This third COVID-19 wave comes on top of a confluence of crises after the coup: the economic crisis, breakdown in basic services, limited humanitarian access, continuing armed conflict, attacks on government offices, and explosions.
A UN brief on the pandemic’s impact showed that Myanmar had, along with Cambodia, the lowest proportion of hospital beds at 9 per 10,000 people from 2010 to 2018.
“With facilities overrun, oxygen supplies limited and vaccine rollout stalled, the situation could become critical in the coming weeks. In some places such as Sittwe in Rakhine State, there is nowhere to get tested,” Marjan Besuijen, head of mission for Medecins Sans Frontieres (MSF) Myanmar, said in an interview.
A huge cloud of doubt hangs over Myanmar’s COVID-19 data. Numbers of daily cases, most likely under-reported due to low testing rates, have been spiking from mid-June. New daily cases hit a record 7,038 on Jul 14.
As of Jul 7, Myanmar’s testing rate per 1,000 people was just 0.2, behind the 0.5 of Indonesia, Thailand’s .92 and Cambodia’s 1.61, going by the One World in Data pandemic dashboard.
As of Jul 15, Myanmar reported having a total 212,545 cases and 4,346 deaths. Daily reported deaths have hit 165 at most, which does not look too high but is far from real numbers, as local media point out, since patients are dying at home. Video clips are showing people queueing in wait for their relatives’ bodies – in coffins or wrapped in sheets on stretchers – to be cremated.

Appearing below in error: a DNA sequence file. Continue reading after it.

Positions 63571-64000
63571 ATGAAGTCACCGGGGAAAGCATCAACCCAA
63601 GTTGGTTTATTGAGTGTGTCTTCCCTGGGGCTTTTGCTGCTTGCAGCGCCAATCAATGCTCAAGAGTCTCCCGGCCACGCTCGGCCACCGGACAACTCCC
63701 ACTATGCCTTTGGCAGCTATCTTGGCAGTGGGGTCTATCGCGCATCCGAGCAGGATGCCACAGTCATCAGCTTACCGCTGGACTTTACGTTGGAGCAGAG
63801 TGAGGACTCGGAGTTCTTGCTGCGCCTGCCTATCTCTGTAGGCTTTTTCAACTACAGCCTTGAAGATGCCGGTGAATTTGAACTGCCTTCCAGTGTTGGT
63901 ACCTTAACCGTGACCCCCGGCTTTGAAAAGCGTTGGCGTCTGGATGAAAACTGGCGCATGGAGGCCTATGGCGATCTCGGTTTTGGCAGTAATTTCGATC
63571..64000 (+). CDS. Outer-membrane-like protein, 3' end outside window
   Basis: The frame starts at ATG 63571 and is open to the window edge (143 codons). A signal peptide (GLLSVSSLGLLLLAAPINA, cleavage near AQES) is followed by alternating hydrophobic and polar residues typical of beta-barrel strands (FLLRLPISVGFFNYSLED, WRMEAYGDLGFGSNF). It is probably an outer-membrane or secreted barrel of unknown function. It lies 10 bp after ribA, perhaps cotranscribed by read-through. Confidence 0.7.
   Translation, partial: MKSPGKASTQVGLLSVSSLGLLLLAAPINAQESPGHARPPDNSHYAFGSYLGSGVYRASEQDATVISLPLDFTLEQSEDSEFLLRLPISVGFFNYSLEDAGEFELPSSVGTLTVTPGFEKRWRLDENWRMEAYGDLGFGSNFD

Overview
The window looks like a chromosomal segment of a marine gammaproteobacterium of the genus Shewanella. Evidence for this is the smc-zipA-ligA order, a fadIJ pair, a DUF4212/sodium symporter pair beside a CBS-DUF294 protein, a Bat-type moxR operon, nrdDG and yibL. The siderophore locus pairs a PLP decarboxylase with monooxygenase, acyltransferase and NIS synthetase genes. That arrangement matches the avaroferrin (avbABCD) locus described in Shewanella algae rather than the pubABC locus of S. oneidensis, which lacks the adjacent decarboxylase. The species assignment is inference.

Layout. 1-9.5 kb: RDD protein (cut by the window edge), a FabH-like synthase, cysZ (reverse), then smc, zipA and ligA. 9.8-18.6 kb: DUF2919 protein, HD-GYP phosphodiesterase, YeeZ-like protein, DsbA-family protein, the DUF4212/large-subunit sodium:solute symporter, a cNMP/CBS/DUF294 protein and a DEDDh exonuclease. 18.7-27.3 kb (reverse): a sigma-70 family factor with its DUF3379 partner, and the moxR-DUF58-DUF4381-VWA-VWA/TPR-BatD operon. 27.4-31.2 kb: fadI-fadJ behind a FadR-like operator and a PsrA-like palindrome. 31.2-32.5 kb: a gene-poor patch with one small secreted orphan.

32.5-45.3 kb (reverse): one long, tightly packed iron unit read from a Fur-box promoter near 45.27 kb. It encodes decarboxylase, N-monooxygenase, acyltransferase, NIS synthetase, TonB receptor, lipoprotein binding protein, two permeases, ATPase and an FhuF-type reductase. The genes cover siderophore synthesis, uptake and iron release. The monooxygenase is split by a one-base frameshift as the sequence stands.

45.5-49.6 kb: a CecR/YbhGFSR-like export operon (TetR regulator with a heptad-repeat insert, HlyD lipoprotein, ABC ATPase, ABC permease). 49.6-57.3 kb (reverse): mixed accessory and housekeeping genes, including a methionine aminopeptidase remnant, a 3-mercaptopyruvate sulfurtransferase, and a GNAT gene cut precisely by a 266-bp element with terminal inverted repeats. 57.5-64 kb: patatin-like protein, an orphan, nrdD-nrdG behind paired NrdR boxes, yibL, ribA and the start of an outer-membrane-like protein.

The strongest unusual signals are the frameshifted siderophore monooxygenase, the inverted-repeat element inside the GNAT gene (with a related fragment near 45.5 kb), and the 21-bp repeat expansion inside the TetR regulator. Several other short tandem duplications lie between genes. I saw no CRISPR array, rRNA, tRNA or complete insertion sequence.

“The key figures are the percentage positivity rate, which at 35% is very high, and the fact that record daily numbers for cases and deaths are being broken nearly every day,” Besuijen said. “There is a clear pick-up, but it will be worse than the data reveals.”
The picture around vaccination, which the overthrown government started in January, is hazy too. WHO data on number of vaccinations in Myanmar reflects 3.37 million vaccine doses given as of 4 June (2.81% of population) and no update since then.
COVAX, the global vaccine-sharing mechanism, held back a shipment of 5.5 million doses in March due to the lack of information from the military, WHO Representative for Myanmar office Stephan Paul Jost has said.
The implications of a stuck vaccination program are even more grave at a time when the highly infectious Delta variant is testing the capacities of nearby countries with stronger health systems.
The junta-controlled newspaper ‘Global New Light of Myanmar’ said that 6 million vaccines from China would arrive in the last week of July and early August. Senior Gen Min Aung Hlaing said Russia would send two million doses of its Sputnik vaccine.
Myanmar had received 3.5 million of India’s Covishield vaccine before the coup, previous news reports said.
ON THEIR OWN